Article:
The High Court yesterday delivered an important decision in WorkPac Pty Ltd-v-Rossato and Ors  HCA 23 regarding what constitutes casual employment.
The original decision of the Federal Court had found that Rossato was a full-time employee entitled to sick and annual leave and the employer was not allowed to offset the additional casual leave loading they had paid the employee against these entitlements. However, the High Court overturned the Federal Court’s decision finding that Rossato was a casual employee under the Fair Work Act 2009 in respect of each of the six assignments with WorkPac and a casual field team member for the purposes of WorkPac’s applicable Enterprise Agreement.
The High Court considered the circumstances leading to Mr Rossato’s original engagement, his subsequent engagements, the terms of his various employment agreements and the circumstances of his work. It noted that Rossato had been employed with WorkPac episodically until his retirement on a series of fixed contracts or assignments.
The High Court found that whilst the term casual employment was not defined in the Fair Work Act, the expression referred to an employee who has no firm advance commitment as to the duration of their employment or the days or hours they will work.
In determining the nature of Rossato’s employment with WorkPac, the High Court found that to insist upon binding contractual promises as reliable indicators of the true character of the employment relationship is to recognise that it is the function of the courts to enforce legal obligations, not to act as an industrial arbiter whose function is to synthesise a new concord out of industrial differences.
The Court found that:
- Express terms of the contract between the parties must be given effect unless they are contrary to the statute.
- If a mutual undertaking is said to be implied, then what has been agreed cannot be inconsistent with the express terms of the contract.
- The mutual undertakings are to be inferred from conduct and may take effect as contractual variations.
It considered the express contractual agreements between the parties, noting the employee was engaged on a series of assignments and the contracts separately provided that upon completion of an assignment, WorkPac was under no obligation to offer any further assignments, the period of the assignment could be varied by one hours’ notice and the assignment could be terminated on one hours’ notice. It further noted all contracts made some reference to payment of a casual rate or casual loading and the employee was entitled to accept or reject an offer of an assignment.
On the basis of the above factors, the High Court determined that on the plain and ordinary meaning of the provisions, the parties deliberately avoided a firm commitment to ongoing employment once a given assignment had been completed. The High Court found, once it is accepted, as it must be, that these clauses bound the parties according to their ordinary meeting, it must also be accepted that on a straightforward application of the test of the hallmarks of casual employment, Rossato was a casual employee.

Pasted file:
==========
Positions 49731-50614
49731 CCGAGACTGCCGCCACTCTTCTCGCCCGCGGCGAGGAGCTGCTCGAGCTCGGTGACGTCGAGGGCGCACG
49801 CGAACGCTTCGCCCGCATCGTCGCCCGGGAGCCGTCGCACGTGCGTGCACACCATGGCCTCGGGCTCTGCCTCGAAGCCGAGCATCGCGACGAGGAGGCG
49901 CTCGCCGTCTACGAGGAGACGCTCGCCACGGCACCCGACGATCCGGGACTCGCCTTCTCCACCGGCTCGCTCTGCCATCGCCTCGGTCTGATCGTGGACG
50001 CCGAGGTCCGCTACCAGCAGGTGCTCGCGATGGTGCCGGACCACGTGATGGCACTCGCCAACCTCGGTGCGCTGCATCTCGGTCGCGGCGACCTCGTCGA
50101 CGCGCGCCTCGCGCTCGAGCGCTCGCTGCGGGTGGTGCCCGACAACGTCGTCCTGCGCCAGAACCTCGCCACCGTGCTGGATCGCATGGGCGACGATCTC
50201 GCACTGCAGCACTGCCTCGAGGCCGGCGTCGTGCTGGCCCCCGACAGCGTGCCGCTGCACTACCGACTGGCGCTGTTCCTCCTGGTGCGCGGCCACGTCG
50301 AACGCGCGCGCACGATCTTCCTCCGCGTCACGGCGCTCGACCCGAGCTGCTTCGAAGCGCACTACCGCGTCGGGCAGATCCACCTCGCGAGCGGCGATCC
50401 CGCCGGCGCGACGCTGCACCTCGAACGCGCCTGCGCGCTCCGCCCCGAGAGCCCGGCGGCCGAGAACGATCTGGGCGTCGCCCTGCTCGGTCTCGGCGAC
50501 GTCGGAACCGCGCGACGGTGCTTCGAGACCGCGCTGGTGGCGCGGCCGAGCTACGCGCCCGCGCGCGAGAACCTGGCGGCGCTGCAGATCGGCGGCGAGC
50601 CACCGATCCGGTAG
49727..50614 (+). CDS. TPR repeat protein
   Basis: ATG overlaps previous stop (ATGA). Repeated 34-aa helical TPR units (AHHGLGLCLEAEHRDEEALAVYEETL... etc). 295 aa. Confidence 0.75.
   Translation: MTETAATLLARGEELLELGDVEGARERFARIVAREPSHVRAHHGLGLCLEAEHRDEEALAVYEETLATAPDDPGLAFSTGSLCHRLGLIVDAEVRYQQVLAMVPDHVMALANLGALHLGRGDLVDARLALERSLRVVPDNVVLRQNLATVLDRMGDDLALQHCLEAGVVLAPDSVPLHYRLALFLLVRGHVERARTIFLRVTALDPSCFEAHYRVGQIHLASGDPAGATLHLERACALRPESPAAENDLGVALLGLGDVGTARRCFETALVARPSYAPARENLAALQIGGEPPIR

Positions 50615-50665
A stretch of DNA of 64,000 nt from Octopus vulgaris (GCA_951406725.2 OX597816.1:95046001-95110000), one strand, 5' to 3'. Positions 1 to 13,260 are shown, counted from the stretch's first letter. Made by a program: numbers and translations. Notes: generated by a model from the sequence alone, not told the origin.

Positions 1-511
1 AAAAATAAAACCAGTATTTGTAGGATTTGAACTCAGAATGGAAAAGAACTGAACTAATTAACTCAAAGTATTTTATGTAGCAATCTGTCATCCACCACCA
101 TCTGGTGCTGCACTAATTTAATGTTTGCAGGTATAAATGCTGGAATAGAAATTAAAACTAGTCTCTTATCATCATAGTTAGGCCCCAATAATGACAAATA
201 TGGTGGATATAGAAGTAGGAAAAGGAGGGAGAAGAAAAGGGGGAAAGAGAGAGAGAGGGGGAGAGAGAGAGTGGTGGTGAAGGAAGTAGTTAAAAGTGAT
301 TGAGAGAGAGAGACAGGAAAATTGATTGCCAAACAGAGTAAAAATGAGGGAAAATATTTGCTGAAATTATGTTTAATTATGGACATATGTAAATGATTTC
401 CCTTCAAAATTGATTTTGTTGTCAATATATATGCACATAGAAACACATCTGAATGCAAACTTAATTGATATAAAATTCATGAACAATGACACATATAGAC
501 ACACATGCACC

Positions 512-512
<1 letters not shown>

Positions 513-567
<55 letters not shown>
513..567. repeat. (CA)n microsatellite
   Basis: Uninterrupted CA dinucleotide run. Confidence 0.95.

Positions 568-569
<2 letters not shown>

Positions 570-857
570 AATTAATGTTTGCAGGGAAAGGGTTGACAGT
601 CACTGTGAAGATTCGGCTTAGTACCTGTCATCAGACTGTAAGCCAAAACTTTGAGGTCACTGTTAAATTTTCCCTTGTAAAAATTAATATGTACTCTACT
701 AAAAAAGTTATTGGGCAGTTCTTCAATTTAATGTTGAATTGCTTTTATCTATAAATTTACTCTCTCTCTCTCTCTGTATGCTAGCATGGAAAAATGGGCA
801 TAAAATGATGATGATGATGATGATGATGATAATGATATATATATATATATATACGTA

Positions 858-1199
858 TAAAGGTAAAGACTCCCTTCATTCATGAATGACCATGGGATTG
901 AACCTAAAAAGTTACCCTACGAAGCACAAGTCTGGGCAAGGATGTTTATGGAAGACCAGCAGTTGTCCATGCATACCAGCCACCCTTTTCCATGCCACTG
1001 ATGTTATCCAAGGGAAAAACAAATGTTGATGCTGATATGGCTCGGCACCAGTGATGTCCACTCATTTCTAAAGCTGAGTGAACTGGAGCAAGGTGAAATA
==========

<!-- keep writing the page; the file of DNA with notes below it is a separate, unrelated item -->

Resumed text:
The High Court found it was not, and could not, be suggested that the parties agreed at any time that once an assignment was completed, Rossato would thereupon be engaged for further assignments. This was readily understandable and the point of the whole arrangements under which the parties undertook one assignment at a time. It found the Federal Court erred in attributing to the systematic nature of Rossato’s work under the mines’ rosters a significance that was critical to the ultimate characterisation of Rossato’s employment as involving a firm advance commitment for continuing work beyond the completion of a particular assignment. Whilst Rossato might fairly be said to have had over time a reasonable expectation of continuing employment on a regular and systematic basis, that was not a firm advance commitment to continuing employment beyond that particular assignment; the express terms of the contracts between them were inconsistent with the making of any such commitment.
The High Court concluded the contractual arrangements between WorkPac and Rossato did not include a mutual commitment to an ongoing working relationship between them after the completion of each assignment. The express terms of the relationship between the parties were distinctly inconsistent with any such commitment and Rossato’s entitlement to remuneration was agreed on that basis. Accordingly, the High Court declared that Rossato was a casual employee with respect to each of the six assignments with WorkPac and for the purposes of the Fair Work Act and under the terms of the Enterprise Agreement.
This decision provides clarity on the test that will be applied in determining whether an employee is a casual employee and highlights the importance and significance of the written contractual arrangements between an employer and employee.
If you engage casual employees it is recommended that you review your employment agreements to check whether they adequately record the casual basis of the engagement and clearly identify that a casual loading is paid in lieu of leave entitlements. If you are uncertain whether the terms of your agreements are sufficient or you do not have written employment agreements, Murdoch Lawyers can help.
This publication has been carefully prepared, but it has been written in brief and general terms and should be viewed as broad guidance only. It does not purport to be comprehensive or to render advice. No one should rely on the information contained in this publication without first obtaining professional advice relevant to their own specific situation.